The centrepiece of Chapter 6 (‘Faith in Images’) is a discussion of Pygmalion. Taking his cue from current discussions concerning the nature of the Roman experience of viewing art and, more specifically, Elsner’s discussion of Pygmalion, Feldherr concentrates on Pygmalion as viewer rather than artist. This is a fruitful way of examining the episode. I have to disagree, however, when Feldherr argues that dressing the statue, offering it gifts and laying it on a couch do not ‘unequivocally imply personification’ (p. 262) on the grounds that these are religious practices. It should be pointed out that Pygmalion does more than this, for he admires the ivory statue’s nudity (10.266) and calls it tori sociam (10.268, ‘partner of my bed’), a phrase commonly used in marital contexts ( OLD socia §b). The issue here is sex, not religion. But my point actually strengthens Feldherr’s argument that ‘Pygmalion and the reader-spectator are at once more distinguishable at the beginning of the episode than Elsner implies and closer together at its conclusion’ (p. 263).
The final chapter (Chapter 7: ‘“Songs the Greater Image”’) analyses how ‘Ovid places his text in dialogue with the public display of images by the emperor’ (p. 294), concentrating on Niobe and Perseus.
At the outset a qualification is needed. Feldherr claims that ‘mourning allegorical figures, taking the form of a female captive … featured on… triumphal monuments like the Forum of Augustus’ (pp. 293-4). Such figures do occur on early imperial monuments, but not in the Forum of Augustus. If Feldherr is referring to the caryatids, then it should be noted that Vitruvius (1.1.5) associates such figures with triumph, not mourning.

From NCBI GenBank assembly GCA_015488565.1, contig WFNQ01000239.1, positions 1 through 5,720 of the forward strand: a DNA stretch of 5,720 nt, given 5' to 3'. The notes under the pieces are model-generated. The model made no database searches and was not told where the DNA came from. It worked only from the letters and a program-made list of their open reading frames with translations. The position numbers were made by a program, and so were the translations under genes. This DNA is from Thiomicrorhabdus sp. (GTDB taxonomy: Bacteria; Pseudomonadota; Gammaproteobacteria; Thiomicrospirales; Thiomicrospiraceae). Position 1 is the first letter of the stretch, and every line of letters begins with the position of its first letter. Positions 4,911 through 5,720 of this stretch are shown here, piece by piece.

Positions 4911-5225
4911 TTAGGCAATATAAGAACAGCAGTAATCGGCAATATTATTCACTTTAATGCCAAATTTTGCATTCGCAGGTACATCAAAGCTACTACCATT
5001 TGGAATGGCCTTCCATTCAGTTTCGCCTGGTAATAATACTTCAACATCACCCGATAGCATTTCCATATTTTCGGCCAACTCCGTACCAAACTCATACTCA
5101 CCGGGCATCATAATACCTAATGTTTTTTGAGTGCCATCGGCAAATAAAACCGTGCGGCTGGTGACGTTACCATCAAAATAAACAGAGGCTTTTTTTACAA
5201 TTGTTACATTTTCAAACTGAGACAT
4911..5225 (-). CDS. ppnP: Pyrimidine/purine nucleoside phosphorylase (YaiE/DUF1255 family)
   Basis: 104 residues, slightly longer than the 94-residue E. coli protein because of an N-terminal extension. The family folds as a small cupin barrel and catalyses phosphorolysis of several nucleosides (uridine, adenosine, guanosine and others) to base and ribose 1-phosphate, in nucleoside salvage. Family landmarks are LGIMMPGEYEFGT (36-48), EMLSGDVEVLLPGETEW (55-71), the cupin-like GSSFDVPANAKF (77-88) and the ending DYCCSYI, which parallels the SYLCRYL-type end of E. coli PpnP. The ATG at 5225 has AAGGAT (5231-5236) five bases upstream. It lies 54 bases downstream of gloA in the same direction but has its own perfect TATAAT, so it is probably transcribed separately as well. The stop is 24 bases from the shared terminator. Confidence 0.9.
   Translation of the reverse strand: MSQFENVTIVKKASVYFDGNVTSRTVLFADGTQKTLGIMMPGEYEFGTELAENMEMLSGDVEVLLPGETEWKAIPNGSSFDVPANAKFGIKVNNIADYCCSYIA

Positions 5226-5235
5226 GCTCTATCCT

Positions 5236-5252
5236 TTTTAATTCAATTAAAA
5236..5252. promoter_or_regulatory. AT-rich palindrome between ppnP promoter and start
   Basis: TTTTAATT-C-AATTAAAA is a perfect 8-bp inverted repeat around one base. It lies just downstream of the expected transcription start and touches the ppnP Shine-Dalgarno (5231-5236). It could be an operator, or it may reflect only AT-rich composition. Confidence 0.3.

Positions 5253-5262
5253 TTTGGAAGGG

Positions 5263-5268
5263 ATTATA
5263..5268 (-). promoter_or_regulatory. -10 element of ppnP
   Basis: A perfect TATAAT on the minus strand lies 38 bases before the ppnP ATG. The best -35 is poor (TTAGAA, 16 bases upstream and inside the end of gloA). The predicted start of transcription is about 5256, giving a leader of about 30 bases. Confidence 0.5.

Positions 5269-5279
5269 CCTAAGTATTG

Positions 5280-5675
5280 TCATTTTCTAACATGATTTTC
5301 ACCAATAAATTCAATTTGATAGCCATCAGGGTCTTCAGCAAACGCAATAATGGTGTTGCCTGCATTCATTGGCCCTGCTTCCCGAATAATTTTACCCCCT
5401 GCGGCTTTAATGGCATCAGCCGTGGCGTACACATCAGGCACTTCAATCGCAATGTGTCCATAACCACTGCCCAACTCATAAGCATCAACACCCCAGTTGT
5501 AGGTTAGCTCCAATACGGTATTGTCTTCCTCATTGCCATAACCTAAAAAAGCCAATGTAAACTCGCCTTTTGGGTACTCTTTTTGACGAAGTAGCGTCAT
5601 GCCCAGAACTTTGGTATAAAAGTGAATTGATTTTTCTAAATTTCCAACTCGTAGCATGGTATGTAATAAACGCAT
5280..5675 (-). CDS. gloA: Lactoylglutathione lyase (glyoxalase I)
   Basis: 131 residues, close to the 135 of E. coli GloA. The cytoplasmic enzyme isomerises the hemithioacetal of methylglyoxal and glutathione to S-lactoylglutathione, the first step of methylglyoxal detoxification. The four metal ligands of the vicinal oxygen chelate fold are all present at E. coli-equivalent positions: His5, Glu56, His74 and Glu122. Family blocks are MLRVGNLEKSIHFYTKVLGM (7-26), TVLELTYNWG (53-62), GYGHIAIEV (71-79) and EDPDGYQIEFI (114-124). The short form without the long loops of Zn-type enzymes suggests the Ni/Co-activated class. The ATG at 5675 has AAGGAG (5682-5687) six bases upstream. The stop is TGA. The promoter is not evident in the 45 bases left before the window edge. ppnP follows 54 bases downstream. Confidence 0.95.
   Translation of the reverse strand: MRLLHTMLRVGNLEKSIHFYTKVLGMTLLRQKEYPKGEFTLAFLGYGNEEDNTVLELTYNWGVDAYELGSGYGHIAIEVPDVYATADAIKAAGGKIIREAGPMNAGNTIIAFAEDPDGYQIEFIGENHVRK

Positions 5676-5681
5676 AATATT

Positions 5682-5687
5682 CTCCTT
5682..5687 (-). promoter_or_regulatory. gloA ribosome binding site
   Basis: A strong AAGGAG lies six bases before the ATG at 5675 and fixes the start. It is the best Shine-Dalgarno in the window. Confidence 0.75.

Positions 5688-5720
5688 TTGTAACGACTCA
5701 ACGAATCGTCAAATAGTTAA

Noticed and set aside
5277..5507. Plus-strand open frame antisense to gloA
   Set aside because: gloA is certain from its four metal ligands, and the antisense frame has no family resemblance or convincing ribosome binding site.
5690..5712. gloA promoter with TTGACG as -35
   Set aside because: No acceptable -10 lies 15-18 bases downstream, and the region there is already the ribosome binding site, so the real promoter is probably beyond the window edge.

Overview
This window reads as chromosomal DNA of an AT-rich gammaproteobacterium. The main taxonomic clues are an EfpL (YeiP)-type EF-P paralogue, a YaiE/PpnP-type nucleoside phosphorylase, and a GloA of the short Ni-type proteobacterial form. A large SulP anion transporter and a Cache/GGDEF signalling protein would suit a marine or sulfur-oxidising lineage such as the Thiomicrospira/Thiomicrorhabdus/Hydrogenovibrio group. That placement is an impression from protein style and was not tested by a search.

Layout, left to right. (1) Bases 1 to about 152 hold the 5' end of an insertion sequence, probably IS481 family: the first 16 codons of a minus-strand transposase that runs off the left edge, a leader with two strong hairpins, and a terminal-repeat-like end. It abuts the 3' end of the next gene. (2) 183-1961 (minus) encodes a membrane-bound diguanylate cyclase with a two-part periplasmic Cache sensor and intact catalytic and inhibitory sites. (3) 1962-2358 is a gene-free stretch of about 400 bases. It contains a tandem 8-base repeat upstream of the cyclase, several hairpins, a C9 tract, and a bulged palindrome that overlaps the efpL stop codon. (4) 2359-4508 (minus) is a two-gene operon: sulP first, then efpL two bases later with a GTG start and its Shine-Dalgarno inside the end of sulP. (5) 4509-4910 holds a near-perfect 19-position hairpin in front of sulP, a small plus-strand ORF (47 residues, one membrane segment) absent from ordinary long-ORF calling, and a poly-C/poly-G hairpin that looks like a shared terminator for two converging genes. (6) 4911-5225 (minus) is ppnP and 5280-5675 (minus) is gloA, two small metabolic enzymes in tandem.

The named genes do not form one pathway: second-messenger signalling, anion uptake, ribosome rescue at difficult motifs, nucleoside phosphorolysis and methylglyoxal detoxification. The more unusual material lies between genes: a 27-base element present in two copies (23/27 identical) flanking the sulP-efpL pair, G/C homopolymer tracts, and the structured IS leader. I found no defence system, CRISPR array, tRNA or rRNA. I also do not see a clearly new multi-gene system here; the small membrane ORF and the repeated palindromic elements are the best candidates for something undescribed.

That Ovid’s Niobe might be connected with imperial imagery is a possibility, given that a mourning Niobe was represented on a door of the temple of Palatine Apollo (Prop. 2.31.14). Feldherr accepts Schmitzer’s argument that Niobe is a figure for Cleopatra (pp. 298-9). He also argues that Niobe is a figure for Augustus on the grounds that the princeps loses ‘countless’ heirs (p. 301). That Ovid should be concerned with Cleopatra nearly forty years after her death seems implausible. Equally unlikely is the idea that Niobe should be viewed as figuring both Cleopatra and Augustus. Note too that, unlike Niobe, Augustus was remarkably un-prolific. And while it is arguable that ‘Niobe herself becomes a work of art’ (p. 306), it is hardly true that she is ‘an artist in her own right’ (p. 302). The case for Perseus is weaker, since Perseus has virtually no role to play in Augustan iconography.
The new readings that Feldherr’s book offers are certainly stimulating and provocative. They are sometimes brilliant, but not always convincing.